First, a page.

The following is paid content sponsored by MagneGrip
The Dyersburg Fire Department in Tennessee is a full-paid agency with 50 sworn firefighters and three stations, providing EMS/Rescue coverage as well as primary fire response to a population of approximately 15,000 residents, with a 15.1 square mile service area which also encompasses part of an interstate, a regional airport, and a hospital. It is additionally an ISO Class 3 agency.
As with many agencies across the country, Captain Rusty Hilliard says Dyersburg’s stations share common space between the apparatus bays and equipment storage. While it’s true that having both so close together could arguably make for a quicker response, it often comes down to a matter of limited room within the station house, especially for older stations built for much smaller vehicles than those used in modern firefighting.
One side effect of this arrangement, however, is the fact that diesel engines tend to produce not only a lot of fumes, but also the phenomenon known as “diesel dust,” a black particulate residue composed mainly of carbon that seems to settle and accumulate on anything it touches.
Capt. Hilliard says that for his department, that meant that sooty layers regularly accumulated on walls, bunker gear, SCBA equipment, and anything else in close proximity to the apparatus bays — including making its way, along with engine fumes, into crew living quarters nearby.
This problem was exacerbated by the constant egress and return of apparatus to and from calls, meaning that the engines were spending a fair amount of time running while within the bays’ relatively closed environment (even with the doors open, ventilation was not optimal to exhaust the fumes).
In addition to the health concerns caused by having carbon dust and diesel fumes flying through the air at a given moment, these two problems were also causing the agency to have to spend a lot of time and money working on keeping their equipment clean and in working order.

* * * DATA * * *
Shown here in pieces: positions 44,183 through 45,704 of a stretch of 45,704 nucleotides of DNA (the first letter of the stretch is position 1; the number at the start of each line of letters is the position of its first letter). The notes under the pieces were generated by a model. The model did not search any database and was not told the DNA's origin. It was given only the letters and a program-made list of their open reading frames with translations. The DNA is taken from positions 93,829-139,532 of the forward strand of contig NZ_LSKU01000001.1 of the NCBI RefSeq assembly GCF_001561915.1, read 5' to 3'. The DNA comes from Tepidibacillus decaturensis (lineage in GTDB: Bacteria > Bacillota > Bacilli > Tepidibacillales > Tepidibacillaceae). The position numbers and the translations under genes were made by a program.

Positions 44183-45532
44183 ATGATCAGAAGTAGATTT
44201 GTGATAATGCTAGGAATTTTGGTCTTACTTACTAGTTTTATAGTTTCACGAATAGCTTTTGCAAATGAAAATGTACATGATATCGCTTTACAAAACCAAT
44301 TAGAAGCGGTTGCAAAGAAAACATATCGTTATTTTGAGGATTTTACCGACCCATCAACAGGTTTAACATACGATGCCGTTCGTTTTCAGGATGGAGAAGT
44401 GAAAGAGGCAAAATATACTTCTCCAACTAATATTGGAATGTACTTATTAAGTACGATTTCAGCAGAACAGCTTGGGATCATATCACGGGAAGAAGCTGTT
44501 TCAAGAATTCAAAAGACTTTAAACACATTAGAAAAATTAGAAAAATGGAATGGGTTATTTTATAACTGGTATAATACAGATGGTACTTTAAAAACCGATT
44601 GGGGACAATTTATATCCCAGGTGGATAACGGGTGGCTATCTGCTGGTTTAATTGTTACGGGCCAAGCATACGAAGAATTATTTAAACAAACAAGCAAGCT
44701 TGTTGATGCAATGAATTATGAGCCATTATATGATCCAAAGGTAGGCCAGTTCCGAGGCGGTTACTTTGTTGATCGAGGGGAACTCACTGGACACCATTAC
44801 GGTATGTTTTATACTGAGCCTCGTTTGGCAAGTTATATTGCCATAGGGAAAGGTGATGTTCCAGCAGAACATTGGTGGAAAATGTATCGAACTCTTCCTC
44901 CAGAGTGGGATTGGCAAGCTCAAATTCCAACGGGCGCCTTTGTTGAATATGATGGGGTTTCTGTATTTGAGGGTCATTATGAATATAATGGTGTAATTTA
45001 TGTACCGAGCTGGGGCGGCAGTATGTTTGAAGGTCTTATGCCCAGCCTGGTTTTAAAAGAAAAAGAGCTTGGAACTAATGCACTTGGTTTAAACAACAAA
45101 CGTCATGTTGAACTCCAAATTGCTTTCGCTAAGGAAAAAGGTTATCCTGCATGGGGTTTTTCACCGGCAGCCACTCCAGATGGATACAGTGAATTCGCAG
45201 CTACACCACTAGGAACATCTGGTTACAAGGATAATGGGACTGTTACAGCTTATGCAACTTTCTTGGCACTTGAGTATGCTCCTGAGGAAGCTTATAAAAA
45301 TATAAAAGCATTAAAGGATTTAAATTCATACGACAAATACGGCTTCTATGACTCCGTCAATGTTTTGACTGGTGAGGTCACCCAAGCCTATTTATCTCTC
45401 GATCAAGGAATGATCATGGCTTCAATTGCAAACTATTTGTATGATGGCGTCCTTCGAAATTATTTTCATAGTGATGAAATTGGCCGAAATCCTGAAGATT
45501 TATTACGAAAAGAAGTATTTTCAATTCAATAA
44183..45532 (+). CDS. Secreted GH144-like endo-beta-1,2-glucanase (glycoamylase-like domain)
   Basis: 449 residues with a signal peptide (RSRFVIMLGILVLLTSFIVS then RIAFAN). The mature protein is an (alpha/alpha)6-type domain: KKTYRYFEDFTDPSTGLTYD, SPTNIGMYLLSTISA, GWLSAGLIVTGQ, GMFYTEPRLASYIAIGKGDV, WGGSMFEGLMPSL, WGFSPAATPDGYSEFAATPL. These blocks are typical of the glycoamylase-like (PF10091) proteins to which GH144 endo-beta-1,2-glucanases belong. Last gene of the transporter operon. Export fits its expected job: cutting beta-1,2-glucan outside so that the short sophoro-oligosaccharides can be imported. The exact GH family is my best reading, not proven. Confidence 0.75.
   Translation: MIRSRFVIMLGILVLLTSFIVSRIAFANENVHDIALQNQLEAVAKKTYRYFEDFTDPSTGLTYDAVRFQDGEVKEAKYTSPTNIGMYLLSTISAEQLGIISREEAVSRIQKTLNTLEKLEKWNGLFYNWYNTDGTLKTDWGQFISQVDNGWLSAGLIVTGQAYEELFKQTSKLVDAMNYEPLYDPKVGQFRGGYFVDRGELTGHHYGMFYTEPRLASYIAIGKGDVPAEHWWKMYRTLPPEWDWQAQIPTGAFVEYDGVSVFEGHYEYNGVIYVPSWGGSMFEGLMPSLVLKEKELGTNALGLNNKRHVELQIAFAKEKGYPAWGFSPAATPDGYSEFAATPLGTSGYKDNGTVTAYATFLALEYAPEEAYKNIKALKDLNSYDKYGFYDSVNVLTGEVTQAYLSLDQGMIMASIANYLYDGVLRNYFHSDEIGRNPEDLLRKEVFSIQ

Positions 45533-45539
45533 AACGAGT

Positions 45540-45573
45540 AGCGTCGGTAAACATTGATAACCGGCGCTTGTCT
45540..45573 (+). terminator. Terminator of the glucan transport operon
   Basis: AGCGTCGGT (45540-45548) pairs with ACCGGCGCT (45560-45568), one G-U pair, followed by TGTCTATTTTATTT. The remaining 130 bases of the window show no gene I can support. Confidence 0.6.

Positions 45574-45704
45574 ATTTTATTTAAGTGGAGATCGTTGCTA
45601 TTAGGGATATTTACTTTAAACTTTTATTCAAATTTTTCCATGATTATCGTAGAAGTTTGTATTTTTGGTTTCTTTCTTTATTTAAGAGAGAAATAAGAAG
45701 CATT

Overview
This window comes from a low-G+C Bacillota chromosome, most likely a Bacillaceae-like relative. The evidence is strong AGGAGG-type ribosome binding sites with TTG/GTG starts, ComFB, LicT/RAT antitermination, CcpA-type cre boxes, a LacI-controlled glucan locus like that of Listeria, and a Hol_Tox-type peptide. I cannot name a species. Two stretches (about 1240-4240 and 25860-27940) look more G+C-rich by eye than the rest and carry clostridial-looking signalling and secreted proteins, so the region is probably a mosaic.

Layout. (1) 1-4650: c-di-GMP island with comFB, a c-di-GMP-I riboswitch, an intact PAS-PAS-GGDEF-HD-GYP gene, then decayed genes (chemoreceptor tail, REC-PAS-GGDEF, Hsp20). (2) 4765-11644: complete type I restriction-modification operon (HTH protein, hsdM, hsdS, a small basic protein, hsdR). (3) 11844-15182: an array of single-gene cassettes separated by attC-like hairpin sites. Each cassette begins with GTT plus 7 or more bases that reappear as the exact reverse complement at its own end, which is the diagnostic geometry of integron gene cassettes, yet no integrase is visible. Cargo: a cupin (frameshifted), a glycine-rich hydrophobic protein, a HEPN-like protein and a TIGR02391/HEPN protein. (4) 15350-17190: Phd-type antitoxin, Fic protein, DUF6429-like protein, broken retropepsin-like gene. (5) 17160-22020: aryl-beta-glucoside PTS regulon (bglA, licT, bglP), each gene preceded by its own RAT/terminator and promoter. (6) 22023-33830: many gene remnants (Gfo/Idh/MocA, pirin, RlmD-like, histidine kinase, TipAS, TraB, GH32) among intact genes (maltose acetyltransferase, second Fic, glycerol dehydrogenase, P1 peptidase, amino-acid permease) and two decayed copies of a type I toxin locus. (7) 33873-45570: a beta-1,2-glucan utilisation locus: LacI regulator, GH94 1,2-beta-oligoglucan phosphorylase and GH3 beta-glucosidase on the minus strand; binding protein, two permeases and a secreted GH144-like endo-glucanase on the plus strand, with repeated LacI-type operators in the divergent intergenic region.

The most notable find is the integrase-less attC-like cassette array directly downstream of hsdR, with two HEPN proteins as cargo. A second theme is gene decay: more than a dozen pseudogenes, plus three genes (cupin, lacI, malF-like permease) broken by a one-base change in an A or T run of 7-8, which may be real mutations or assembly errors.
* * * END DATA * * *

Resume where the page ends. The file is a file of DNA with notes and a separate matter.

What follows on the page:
The final straw, however, came when the agency switched to a smoking-free environment in the quarters. Very shortly after cleaning the walls of the living quarters thoroughly, the crews noticed a not-insignificant buildup of diesel dust on the walls. Capt. Hilliard says this was the moment when the department knew it had to remedy the problem.
After looking through many of the options available on the market for exhaust handling and filtration, Dyersburg settled on the MagneGrip/AirHAWK combination system from MagneGrip, an ISO 9001:2008 Certified company. The system combines a NFPA 1500-compliant vehicle exhaust system (MagneGrip) with a self-sealing nozzle, and a 4-stage filtration system (AirHAWK). The AirHAWK units are ETL/UL Certified and utilize advanced filtration such as photo-catalytic oxidation, which was developed by the Department of Defense to destroy toxic organic compounds.
Since the MagneGrip and AirHAWK have many different models and configurations (for example, in how the exhaust hoses are mounted), MagneGrip came out on-site to Capt. Hilliard to determine which system was the best fit for each of their three stations, and then custom-designed the components to match the specific needs of each apparatus.
Almost instantly, Capt. Hilliard says, the crews noticed that the smell of the exhaust was completely gone throughout the station. Perhaps similar to going from a crowded city with a lot of cars to the countryside with far fewer, sometimes those who live with pollution don’t realize how much there is until it’s no longer present.
Maintenance time on cleaning the equipment, bays, and living quarters has drastically decreased due to the removal of the diesel dust from the ambient air, and the crews have reported much better conditions in the quarters as well.
In today’s era of reduced budgets, Hilliard notes, departments have to be careful what they invest in. He credits Chief Robert Veal, Jr. with having the foresight to realize that purchasing the MagneGrip/AirHAWK system would actually help reduce equipment costs in the long run including maintenance and replacement costs for items contaminated by the exhaust output.
More importantly, however, he realizes that the health, welfare, and job performance of firefighters depends on their ability to remain physically fit and ready, with fully functioning equipment. In these respects, Capt. Hilliard says, the MagneGrip/AirHAWK system has performed exceptionally.
Greg Bogosian is the Special Projects Manager for the Praetorian Group, Inc. and is an 11-year field EMT-Basic with significant 911 system experience in urban and suburban patient populations.